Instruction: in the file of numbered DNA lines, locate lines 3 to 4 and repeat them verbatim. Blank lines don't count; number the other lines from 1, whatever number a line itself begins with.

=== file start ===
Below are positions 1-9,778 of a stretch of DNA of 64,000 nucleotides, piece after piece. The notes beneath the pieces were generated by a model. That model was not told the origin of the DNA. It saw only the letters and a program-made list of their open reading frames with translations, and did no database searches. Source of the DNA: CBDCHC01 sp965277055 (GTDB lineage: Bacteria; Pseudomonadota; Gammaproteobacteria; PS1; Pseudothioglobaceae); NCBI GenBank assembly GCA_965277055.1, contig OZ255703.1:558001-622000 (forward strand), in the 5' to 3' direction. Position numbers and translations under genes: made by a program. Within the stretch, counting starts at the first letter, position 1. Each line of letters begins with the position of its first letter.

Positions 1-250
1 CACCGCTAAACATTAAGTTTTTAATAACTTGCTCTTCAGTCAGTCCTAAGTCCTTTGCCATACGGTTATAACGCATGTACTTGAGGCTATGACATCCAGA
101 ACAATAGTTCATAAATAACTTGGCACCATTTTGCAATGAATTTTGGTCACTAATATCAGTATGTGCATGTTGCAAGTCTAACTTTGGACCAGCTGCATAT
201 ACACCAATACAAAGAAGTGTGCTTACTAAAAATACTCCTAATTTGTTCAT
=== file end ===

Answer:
1 CACCGCTAAACATTAAGTTTTTAATAACTTGCTCTTCAGTCAGTCCTAAGTCCTTTGCCATACGGTTATAACGCATGTACTTGAGGCTATGACATCCAGA
101 ACAATAGTTCATAAATAACTTGGCACCATTTTGCAATGAATTTTGGTCACTAATATCAGTATGTGCATGTTGCAAGTCTAACTTTGGACCAGCTGCATAT